Continuing the discussion:
I don't feel comfortable getting too close
to the money with iron condors. I am happy going just inside one standard deviation.
Yesterday I rolled a 3-point wide SPY IC from Oct to Nov to get more "centered"
and collected between $0.98 and $1.20 on 10 lots. The new position is just inside one
Of course it's no longer centered after another
rally today. By the way, do you think this rally will be over soon?
plan is to collect .3 in 4 weeks and then roll to Dec to get "centered"
I also have a 1-lot of an OCT NDX IC, opened with 50- point spreads (low 1650
high 2000) a little bit outside one standard deviation, and collected $7.50.
Again the plan is hold 4 weeks and roll to get centered.
One more question: when would you suggest adjusting both my open
positions in case of a big movement?
You raise some important points, worthy of discussion.
1) 'Too close to the money' is not a well-defined term because it is 100% relative and strictly a personal comfort zone decision. It's neither right nor wrong to refuse to trade close-to-the-money iron condors.
2) I promise that you don't want to know my opinion on where the stock market is headed next. My prognostication record is dismal. Yet, because you ask, I don't understand why the DOW is not near 5,000 instead of 10,000.
3) I think you roll far too frequently.
This is important. Why do you 'get centered' every expiration?
Do you believe that reduces risk?
Do you believe this is an efficient method of trading?
Do you believe it's necessary to get neutral frequently?
Why do you do this. There must be an answer. Did someone suggest doing that?
Unless you are at, or approaching, the limit of your comfort zone, why are you exiting your current position?
4) Here is a good idea that will make your trading far more effective: Cut your trade size in half. Use half your capital for a Nov position and the other half for Dec.
This is my recommendation. Do not accept it if it violates your comfort zone. But:
There is no need to 'get centered.' It may be better to move just the calls or just the puts. It may be better to reduce size.
The idea is to get centered when YOU are not satisfied with the current position. That means too much risk or too many delta out of line etc. It does not mean taking a perfectly good position and rolling it out one month just to get centered.
Your methods include: Too much trading. Too many commissions. Too many adjustments. Far yoo much cash going to your broker.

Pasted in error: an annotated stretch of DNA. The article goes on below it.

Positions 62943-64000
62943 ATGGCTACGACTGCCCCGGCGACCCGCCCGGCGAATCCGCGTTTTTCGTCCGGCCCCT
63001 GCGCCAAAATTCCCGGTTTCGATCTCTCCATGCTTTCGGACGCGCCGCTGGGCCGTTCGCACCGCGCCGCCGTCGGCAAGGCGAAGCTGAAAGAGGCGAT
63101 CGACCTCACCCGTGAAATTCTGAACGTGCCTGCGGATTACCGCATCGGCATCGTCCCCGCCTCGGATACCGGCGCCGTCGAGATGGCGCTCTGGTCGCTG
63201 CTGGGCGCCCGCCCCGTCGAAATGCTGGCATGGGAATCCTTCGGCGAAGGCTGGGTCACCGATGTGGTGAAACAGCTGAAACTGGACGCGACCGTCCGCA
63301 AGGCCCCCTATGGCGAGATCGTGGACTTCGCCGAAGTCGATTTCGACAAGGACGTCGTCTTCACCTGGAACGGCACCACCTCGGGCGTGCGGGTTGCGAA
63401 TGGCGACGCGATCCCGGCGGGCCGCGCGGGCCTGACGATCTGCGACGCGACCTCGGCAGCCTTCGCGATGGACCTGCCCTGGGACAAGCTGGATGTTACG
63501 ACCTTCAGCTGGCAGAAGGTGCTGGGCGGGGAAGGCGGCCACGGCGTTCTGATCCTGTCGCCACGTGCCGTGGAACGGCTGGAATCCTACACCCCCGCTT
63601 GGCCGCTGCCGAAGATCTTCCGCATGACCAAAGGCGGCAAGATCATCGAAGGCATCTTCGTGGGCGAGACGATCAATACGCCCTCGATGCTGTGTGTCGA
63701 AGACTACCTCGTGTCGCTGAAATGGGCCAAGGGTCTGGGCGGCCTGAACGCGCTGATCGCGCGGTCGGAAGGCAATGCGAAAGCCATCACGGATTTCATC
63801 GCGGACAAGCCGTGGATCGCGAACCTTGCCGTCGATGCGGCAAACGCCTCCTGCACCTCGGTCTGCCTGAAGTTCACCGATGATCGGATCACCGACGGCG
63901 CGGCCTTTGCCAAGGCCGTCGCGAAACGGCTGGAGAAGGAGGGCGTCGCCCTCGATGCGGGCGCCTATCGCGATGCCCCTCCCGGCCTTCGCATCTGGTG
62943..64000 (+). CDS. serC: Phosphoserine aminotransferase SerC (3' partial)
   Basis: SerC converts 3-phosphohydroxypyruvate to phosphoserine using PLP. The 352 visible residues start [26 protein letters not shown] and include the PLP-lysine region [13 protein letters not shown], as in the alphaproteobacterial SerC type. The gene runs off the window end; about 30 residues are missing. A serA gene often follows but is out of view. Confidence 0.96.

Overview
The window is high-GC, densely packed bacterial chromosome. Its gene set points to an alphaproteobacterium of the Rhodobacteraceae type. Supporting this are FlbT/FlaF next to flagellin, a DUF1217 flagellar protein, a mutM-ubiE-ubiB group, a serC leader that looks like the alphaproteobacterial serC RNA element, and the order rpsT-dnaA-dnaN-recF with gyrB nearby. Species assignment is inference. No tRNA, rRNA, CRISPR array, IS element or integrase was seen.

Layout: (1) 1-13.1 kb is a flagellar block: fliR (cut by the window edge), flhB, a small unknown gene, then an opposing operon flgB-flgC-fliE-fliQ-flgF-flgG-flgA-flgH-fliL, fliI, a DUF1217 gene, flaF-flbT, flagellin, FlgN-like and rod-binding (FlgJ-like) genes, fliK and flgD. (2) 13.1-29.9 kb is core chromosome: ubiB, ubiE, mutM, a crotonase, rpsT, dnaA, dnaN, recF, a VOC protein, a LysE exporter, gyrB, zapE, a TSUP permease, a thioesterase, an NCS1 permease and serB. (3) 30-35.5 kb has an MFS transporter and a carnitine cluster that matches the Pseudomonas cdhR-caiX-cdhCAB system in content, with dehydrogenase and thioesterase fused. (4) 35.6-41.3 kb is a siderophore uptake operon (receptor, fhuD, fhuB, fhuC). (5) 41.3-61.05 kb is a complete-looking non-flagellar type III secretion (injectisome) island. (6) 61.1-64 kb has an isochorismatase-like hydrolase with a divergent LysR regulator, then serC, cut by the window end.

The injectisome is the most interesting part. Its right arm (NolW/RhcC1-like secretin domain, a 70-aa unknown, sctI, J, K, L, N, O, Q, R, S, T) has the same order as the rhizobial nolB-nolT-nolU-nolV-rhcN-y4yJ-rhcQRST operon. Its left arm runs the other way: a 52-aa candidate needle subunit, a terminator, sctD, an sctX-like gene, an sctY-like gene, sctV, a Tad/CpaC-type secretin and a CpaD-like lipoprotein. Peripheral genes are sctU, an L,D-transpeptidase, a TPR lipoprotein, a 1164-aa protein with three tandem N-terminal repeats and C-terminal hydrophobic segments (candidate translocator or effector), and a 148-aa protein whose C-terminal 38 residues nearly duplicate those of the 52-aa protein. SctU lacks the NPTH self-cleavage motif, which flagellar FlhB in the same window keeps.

5) Why think of it as rolling? Here's what I suggest. Use your Nov position. Adjust, exit, roll, etc ONLY WHEN IT'S THE RIGHT THING TO DO. That means when YOU want to take action. Do not roll just to get centered. It does cost real commission dollars to get centered.
Open a Dec position when you are ready to do so. Each of these positions is half your current size. You own these Nov and Dec positions simultaneously. Now, trade them separately. When ready, close Nov. Then sell January when ready. Do not roll to Jan. Just close Nov when ready. After you do that, open Jan when those options become available for trading.
Manage Dec options the same way. Trade the spread on its own. Close when ready and then open a Feb position. There is no need to roll.
6) NDX trade
I have no suggestions for when YOU should adjust your current positions. I don't know your comfort zone. Nor do I know how far OTM you allow your short options to be before rolling.
I don't believe in rolling. I think it's a poor strategy that people adopt because of insufficient information. It should be a two-step process. If you want to exit the current position, then exit. If you want to open a new position, then open it. The problem with rolling is that traders feel obligated to exit AND make a new trade at the same time. Often, that new trade is ill-advised, too risky, or chosen for the wrong reasons (to collect cash instead of paying a debit).
Rolling should be two separate decisions. It's okay to roll in a single trade, but ONLY when you want to exit the old and open the specific new trade. In your situation, I don't understand why you are exiting the current trade.
A 'big move' is another term that is not well-defined. Thus, I have no idea what it means to you and have nothing to suggest about whether you should make adjustments to your positions if that 'big' move occurs. The same rules apply. Make a trade plan to think ahead and consider at what price point you would become uncomfortable. Then update that plan as time passes. If you don't recognize discomfort when it arrives, then go with the trade plan.
7) My recent record
I made zero adjustments out of necessity in recent times. I bought in all my RUT Sep 10-point call spreads when they declined 15 and 20 cents. And over the past few days, did the same with the put spreads. I have no Sep positions and in fact, have already bought in a good portion of my Oct call spreads at 20 cents – on the recent decline. I'm hoping to collect a few Oct put spreads on this rally, but nothing yet.
I never felt the need to adjust. The moves never brought my shorts to a point where I considered the position to be risky. Obviously you and I have different comfort zones, but if I rolled to get centered as you do, I'd have rolled many times. I don't believe that's a good reason for making trades.
In my opinion, do not adjust when there is a big move. Adjust when your position is not what you want it to be. That's when you feel that your short options are too close to being ATM. that may come after a big move or a small move. And it's not an all or none decisions. As you know, you can adjust in stages.
8) One more item I do not understand. You collected over $1 for the November spread and your target is to earn 30 cents over the next four weeks? Then you plan to exit? Question: Is the target profit of 30 cents worth the risk? That's not very much profit. [Yes, it is a 10% gain on margin, but it's less than 1/3 of the premium collected]